8.6.1 Creating Text Labels

The easiest way to add text labels in your Origin windows is to use Origin's WYSIWYG text creation and editing tools:

  • Use the Text tool on the Tools toolbar to create your labels.
  • Use the Format and Style toolbars, Mini Toolbars and the text object's Properties dialog to set format and style options, link objects to LabTalk variables and scripts, control object attachment method and object location, etc.
  • Use the Symbol Map -- available by right-clicking while in internal-edit mode -- to add special symbols to your labels.
  • Use Insert Info. Variables -- available by right-clicking while in internal-edit mode – to add metadata and column labels to your label.

Creating and customizing a label

  1. Click the Text Tool Button Text Tool.png button.
  2. Click at the desired text entry point on your Origin window (graph, worksheet, etc.).


  1. Right-click at the desired location in your Origin window.
  2. Select Add Text from the shortcut menu.

type your text and customize it using some combination of the following:

  • Select your options using buttons on the Format and Style toolbars.
Creating a new text label 01.png
  • When a text object is selected, you can use buttons on the object's Mini Toolbar (e.g. Alignment of text).
MT text object alignment.png
  • To toggle text-wrapping on and off, click the Wrap Text button on the object's Mini Toolbar; or check the Wrap Text, Adjust Height box on the Frame tab in the Properties dialog (see next bullet).
MT text object wrap text.png
  • For acess to all text object properties, right-click on the object and choose the Properties.

Note: When creating text labels, if you click inside the layer frame and create your text label, the label is automatically attached to the layer frame (see this discussion of Object Attachment and Scaling). When text labels are attached to the layer frame, moving or resizing the layer will force the text object to move/resize with respect to the layer frame's size and position. If you click outside of the layer and create your text label, the label is automatically attached to the page, in which case the label does not move or resize with the layer.

Shortcut keyboard combinations for general editing of text labels

If you prefer using shortcut keys over setting style and format options using toolbar buttons and drop-down lists, you can use the following keyboard combinations:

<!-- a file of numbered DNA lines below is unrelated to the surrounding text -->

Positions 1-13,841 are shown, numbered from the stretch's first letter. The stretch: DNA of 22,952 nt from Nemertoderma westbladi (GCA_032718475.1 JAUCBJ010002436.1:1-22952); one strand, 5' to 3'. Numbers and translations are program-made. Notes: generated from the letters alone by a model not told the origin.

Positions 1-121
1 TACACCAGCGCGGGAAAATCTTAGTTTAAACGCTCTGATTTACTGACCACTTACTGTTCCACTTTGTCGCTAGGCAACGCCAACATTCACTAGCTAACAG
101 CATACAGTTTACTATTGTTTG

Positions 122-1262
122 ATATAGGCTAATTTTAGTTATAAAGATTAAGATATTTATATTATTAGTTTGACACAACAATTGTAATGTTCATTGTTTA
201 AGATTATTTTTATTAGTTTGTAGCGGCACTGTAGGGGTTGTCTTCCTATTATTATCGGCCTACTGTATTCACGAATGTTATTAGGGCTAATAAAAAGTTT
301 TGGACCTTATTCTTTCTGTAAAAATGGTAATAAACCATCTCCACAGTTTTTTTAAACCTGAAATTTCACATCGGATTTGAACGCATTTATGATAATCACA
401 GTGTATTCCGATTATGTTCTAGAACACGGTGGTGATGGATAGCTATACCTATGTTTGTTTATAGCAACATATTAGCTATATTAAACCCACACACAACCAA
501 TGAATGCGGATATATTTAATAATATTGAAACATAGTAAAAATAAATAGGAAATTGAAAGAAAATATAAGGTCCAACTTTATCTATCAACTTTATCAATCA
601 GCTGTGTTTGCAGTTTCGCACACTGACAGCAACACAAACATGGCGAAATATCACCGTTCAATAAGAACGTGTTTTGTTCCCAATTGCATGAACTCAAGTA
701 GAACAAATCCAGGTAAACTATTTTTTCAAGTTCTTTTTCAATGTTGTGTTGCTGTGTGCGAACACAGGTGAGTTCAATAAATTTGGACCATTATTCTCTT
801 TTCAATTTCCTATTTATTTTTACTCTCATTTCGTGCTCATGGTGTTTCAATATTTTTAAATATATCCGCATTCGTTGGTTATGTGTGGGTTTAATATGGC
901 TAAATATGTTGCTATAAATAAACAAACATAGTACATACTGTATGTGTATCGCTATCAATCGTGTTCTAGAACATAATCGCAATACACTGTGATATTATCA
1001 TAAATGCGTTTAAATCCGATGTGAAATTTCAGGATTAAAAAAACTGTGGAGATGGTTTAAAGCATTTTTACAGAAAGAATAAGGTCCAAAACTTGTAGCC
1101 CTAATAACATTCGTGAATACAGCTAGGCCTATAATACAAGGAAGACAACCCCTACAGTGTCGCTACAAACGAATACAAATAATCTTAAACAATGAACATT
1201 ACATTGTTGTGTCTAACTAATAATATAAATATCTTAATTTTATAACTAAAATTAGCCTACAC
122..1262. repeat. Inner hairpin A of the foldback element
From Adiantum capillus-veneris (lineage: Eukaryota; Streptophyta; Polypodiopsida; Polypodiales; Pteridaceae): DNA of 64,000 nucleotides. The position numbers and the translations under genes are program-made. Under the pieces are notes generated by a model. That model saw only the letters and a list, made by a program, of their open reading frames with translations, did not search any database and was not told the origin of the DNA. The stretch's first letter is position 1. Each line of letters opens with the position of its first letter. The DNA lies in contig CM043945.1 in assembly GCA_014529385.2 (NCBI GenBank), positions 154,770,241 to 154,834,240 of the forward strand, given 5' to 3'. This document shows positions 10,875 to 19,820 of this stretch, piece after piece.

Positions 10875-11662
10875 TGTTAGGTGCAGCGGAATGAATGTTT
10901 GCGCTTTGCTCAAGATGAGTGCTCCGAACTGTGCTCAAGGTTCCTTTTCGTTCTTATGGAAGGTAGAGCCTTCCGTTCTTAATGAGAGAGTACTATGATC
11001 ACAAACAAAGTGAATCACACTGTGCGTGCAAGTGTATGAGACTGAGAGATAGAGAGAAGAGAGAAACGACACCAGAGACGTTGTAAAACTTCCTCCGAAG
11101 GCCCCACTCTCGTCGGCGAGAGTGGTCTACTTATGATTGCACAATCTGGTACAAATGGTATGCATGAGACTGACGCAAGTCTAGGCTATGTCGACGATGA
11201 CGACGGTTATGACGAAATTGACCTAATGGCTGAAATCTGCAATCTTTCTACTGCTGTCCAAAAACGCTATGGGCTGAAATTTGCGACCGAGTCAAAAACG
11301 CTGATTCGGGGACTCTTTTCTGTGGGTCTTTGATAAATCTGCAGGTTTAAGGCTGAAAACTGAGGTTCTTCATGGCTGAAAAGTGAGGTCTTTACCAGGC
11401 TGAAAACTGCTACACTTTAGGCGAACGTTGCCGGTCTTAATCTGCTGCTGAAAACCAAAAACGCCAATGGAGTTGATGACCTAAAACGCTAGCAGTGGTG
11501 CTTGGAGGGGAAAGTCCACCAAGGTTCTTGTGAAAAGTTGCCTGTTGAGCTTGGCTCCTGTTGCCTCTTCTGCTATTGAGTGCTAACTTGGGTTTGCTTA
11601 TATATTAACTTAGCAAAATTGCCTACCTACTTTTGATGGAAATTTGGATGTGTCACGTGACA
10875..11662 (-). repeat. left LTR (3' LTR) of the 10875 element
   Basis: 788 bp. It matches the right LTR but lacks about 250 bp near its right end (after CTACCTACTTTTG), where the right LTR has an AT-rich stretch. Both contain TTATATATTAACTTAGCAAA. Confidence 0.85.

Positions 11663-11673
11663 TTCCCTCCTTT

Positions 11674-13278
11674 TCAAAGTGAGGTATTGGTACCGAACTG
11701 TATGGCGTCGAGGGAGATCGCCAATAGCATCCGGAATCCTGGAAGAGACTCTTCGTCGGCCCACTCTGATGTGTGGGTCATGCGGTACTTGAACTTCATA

Control Key Combination
Underline CNTRL + U, CNTRL + SHIFT + U
Supercript CNTRL + SHIFT + =
Subscript CNTRL + =
Supersubscript CNTRL + -
Increase Font Size CNTRL + SHIFT + >
Decrease Font Size CNTRL + SHIFT + <
Select All CNTRL + A, CNTRL + 5 (numpad)

Resizing a text label

To resize a label object:

  1. Click once on the label.
  2. Select the desired font size from the Font Size box on the Format toolbar.


2.Click the Increase Font or Decrease Font buttons Button Increase Font.pngButton Decrease Font.png on the Format toolbar.

Note: For quick adjustments to the size of the text object, select the object and drag a control handle.

Rotating a text label

To rotate a label:

  1. Click twice (pause long enough between clicks to avoid a double-click). A locus of rotation symbol Creating Text Labels 02.png displays in the middle of the label and round rotation handles display at the corners of the label.
  2. Grab a rotation handle and rotate the label to the desired angle.

Note: You can specify a precise rotation angle in the Object Properties dialog box (Format: Object Properties).

To disable second-click access to label rotation mode:

  1. Select Preferences: Options to open the Options dialog box.
  2. Select the Text Fonts tab and then select the Simple Selection Mode check box.

In-place (WYSIWYG) editing of text labels

Length of text string limitation

By default, when you double click the Text object, it will open in-place editing mode. But the there is limitation for the length of text string for this situation.

For wrap text, if the length of text string is more than 80 (this value is controlled by system variable @TLIP ), the in-place editing mode is disabled. When you double click a text object, it will open Text Object properties dialog.

For wrap not enable text, if the length of text string is more than 60 (this value is controlled by system variable @TLIPN ), the in-place editing mode is disabled. When you double click a text object, it will open Text Object properties dialog.

Turning off in-place (WYSIWYG) editing of text labels

This information is provided primarily for long-time Origin users who prefer the older (prior to version 7) text editing methods.

To turn off in-place text editing:

  1. Select Preference: Options to open the Options dialog box.
  2. Select the Text Fonts tab and then select the Disable In-place Editing check box.
  3. Click OK. When asked to save as a startup Option, say Yes to make this the default behavior (say No to apply it to the current session only).